Published

Digital coffee 🤖☕️

I’ve been getting a bunch of emails recently with web- and tech-related questions from collaborators, friends, clients, family members, almost everyone I know. I suspect this has to do with the huge shift we’ve all made recently in the way we work and live our lives.

Related to this, I’m offering offering free 30 minute slots every Tuesday afternoon GMT to anyone that wants to have digital coffee over Google Hangouts. I haven’t decided how long to do this, but I’ll try to continue until we’re past the worst of current events.

The point is to offer individuals – particularly those that are self-employed or run small businesses – an opportunity to ask nebulous tech-y questions. But I’m happy to talk about anything! WFH tips, recipe ideas, the best movie you’ve seen recently, great sci fi authors, how to grow herbs indoors (I could use some pointers). Only thing I’d probably rather not talk a lot about is COVID-19, please and thank you.

I can’t promise to have all the answers, but I can promise my insight and some nice face-to-face time. We could all use a bit of that right now.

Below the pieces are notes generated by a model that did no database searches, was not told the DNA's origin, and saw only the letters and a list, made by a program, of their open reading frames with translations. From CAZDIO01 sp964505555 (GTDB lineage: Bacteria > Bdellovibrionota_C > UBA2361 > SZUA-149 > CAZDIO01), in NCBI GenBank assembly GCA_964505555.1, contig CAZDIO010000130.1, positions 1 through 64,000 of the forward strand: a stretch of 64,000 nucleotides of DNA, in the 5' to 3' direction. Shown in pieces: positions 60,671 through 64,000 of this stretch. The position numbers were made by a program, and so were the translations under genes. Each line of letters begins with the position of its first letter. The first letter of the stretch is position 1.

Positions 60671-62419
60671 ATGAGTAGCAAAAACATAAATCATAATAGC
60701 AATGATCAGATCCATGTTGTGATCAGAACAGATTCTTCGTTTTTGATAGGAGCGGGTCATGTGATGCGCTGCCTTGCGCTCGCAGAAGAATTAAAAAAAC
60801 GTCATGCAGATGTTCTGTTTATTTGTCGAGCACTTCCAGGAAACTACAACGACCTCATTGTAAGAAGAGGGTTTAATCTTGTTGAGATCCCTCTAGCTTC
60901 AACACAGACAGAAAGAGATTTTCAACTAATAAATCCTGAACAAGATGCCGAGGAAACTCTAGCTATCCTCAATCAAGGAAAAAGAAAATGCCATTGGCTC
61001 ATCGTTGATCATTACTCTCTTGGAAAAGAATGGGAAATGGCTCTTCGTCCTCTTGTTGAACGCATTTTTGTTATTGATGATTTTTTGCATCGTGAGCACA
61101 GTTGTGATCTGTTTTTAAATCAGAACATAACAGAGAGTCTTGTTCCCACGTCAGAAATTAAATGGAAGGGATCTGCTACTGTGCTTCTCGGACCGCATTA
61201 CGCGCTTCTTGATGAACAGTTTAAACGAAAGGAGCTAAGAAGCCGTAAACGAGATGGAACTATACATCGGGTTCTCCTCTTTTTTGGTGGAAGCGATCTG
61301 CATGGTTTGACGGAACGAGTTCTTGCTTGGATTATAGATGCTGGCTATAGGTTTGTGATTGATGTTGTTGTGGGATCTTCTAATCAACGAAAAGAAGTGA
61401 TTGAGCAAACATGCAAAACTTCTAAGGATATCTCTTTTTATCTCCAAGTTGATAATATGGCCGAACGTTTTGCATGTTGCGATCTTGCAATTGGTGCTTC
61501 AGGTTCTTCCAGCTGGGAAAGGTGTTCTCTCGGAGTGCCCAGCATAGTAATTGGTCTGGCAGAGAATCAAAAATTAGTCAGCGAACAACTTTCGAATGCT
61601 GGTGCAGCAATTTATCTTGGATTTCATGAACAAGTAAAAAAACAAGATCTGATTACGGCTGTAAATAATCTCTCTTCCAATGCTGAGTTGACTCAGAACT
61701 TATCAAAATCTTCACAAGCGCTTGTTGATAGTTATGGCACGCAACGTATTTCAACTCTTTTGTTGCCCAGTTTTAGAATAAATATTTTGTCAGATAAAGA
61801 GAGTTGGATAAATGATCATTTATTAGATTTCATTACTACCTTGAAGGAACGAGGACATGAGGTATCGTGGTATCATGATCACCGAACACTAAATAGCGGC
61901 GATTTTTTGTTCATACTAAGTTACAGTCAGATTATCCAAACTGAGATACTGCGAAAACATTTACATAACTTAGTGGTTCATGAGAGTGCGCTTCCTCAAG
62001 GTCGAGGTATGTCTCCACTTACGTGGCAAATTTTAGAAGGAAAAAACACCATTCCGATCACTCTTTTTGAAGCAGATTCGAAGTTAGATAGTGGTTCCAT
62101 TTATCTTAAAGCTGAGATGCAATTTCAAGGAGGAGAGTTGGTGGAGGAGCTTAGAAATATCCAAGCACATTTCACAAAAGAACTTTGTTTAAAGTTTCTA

If you think you’d benefit from this, feel free to sign up for a slot. If you know someone that might benefit from this, point them my way.

This is directly inspired by Carly Ayers’s Digital Coffee as linked to on Google’s Hack to Help: COVID-19 site. Nice idea.

Published

On Kitty Anderson’s talk about Carol Bove’s work, and on visiting the Barnes Foundation

I recently attended the talk Supporting Structures: The use of plinths and platforms in Carol Bove’s work at the Henry Moore Institute. Kitty Anderson’s talk coincided with the Carol Bove / Carlo Scarpa exhibition in the Institute’s main gallery spaces.

Installation view of the Carol Bove / Carlo Scarpa exhibition at the Henry Moore Institute

Installation view of the Carol Bove / Carlo Scarpa exhibition at the Henry Moore Institute, Gallery 1. Photo via blog Books & Boots (image source)

Read more

Published

Judd essay on function v. art

I’ll be your interface* is a recently-closed (shame!) exhibition organised by Roxana Fabius at the Center for Curatorial Studies at Bard College. The exhibition featured recent work by Dexter Sinister and objects from the Marieluise Hessel Collection.

There was a talk in March at the Judd Foundation (NYC) about work that doesn’t make a “crisp distinction” between function and art, sounded interesting (see more on Dexter Sinister).

Required further reading since I missed the talk: Donald Judd, It’s Hard to Find a Good Lamp, 1993.